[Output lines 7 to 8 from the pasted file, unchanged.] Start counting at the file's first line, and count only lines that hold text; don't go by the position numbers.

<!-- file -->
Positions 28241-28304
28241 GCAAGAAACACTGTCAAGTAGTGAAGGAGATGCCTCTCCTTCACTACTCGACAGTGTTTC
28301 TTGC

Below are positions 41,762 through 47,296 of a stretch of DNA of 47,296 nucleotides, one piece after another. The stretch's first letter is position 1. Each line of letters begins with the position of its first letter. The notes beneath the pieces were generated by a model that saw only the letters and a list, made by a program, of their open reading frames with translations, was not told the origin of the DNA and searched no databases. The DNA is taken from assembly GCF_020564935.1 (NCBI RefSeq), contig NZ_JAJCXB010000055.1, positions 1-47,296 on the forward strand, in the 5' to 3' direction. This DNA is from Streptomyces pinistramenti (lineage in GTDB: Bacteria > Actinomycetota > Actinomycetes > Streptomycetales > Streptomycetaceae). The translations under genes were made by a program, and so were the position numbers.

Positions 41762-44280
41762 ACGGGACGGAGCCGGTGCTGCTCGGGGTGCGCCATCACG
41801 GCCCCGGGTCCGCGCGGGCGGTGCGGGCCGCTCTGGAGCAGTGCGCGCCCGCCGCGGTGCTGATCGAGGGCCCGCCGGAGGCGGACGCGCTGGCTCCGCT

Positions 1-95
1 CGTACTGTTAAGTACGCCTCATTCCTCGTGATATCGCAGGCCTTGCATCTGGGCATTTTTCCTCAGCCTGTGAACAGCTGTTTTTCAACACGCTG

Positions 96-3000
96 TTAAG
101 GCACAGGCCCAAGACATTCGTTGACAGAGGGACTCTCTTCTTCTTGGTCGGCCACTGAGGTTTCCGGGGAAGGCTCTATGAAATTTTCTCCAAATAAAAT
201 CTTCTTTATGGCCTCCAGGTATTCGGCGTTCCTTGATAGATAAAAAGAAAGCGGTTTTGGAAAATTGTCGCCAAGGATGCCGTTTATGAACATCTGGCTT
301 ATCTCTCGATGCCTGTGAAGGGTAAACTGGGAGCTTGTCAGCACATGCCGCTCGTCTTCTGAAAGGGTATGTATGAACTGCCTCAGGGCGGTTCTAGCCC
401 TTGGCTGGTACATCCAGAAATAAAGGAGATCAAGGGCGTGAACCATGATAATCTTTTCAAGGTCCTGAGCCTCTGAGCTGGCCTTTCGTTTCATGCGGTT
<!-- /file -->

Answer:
41801 GCCCCGGGTCCGCGCGGGCGGTGCGGGCCGCTCTGGAGCAGTGCGCGCCCGCCGCGGTGCTGATCGAGGGCCCGCCGGAGGCGGACGCGCTGGCTCCGCT

Positions 1-95